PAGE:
It is time for another EB Medicine special. The febrile young infant can be one of the scarier patients for a variety of reasons. They are so young they are unable to communicate, they have very real and serious pathogens that can have deadly consequences, and the family as well as other individuals taking care of the patient can be nervous or scared creating increased stress. In this post, we cover EB Medicine's recent article on this topic to better improve your practice.
For access to this article make sure to click this link. If you do not have a subscription yet with EB Medicine you will not be able to get the associated CME. However, check out the end of our show notes to learn how you can get access and at a great discount.
Sometimes the process to evaluate and treat the febrile young infant can seem very structured and methodical, especially at first glance. However, with different age ranges and a variety of data over time demonstrates that this is not totally the case. While the most structured and "routine" approach would be for neonates, there are even special considerations in these populations. We will break down some of the key highlights from the article to help guide us in our management based on the current evidence.
First, why is this such a big deal? Due to their immature immune system, there is a high-risk for seriously bacterial infections (SBIs) and invasive bacterial infections (IBIs) in children aged 60-90 days or less. What makes it more challenging is the lack of social responsiveness (social smile), verbal cues, and that even in the well-appearing young infant they can still harbor serious infections. Additionally, there is a medico-legal component as the most common diagnosis in pediatric medical malpractice claims from the emergency department is bacterial meningitis.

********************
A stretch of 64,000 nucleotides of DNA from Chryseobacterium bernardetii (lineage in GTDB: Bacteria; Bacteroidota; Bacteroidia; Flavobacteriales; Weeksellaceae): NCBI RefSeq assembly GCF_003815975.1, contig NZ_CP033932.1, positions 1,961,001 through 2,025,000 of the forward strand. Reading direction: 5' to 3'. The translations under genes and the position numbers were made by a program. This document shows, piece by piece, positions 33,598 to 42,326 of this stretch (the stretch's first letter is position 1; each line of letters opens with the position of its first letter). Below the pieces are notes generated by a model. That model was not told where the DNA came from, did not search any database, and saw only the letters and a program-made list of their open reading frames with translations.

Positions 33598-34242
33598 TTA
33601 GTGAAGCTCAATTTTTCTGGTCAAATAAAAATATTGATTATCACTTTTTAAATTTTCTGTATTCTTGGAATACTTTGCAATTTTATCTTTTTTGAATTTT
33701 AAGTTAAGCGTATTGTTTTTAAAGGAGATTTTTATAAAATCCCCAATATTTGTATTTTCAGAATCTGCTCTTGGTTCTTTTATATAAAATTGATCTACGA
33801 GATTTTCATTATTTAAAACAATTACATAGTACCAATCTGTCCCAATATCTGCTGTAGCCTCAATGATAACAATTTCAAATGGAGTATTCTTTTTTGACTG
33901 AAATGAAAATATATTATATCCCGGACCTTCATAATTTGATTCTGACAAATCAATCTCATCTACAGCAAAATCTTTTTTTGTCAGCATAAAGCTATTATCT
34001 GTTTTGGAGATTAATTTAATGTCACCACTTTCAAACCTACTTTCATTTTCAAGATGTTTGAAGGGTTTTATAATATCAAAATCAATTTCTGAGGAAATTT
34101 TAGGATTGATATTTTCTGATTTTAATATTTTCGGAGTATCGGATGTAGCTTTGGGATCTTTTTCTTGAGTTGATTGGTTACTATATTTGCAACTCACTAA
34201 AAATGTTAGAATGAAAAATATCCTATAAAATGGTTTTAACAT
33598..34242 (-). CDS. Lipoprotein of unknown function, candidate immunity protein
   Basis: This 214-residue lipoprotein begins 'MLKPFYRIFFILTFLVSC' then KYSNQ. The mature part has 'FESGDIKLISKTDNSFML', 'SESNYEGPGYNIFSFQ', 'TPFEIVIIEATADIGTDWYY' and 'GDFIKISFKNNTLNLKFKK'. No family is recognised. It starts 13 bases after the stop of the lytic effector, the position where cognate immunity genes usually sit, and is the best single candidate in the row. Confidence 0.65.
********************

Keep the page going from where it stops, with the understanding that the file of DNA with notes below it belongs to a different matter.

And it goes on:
Causes for fever in well-appearing young infants:
Causes for fever in ill-appearing young infants:
The diagnosis of HSV can be rather challenging. Its presentation can vary depending on if it involves skin and mucous membranes, the central nervous system, or it is disseminated. EB Medicine has a great table to help break down the complexities.
The history and physical is a vital component to our evaluation in addition to lab findings:
There are a variety of risk-stratification tools with varying types of data and suggestions. The most common along with their year of publication are the Boston Criteria (1992), Philadelphia Criteria (1993), Rochester Criteria (1994), Step-by-Step (2016), and PECARN (2019). The last three have MDCalc breakdowns to remind us of the cutoffs and criteria. It is also important to know that the last one, PECARN (Pediatric Emergency Care Applied Research Network) has not yet been externally validated and should currently be used only in infants aged 29-60 days. This is due to elevated herpes meningoencephalitis risk and and limited numbers of episodes of bacterial meningitis in neonates.
It is vital to remember no matter what method we use that we involve our pediatrician colleagues in the decision making process. In the case of those who are not as familiar with or comfortable in managing the febrile young infant to have additional support. This can be in the form of that pediatrician or even another one of our emergency medicine colleagues. Whatever the case, the more support we have the better.
Final Pearls from the Article:
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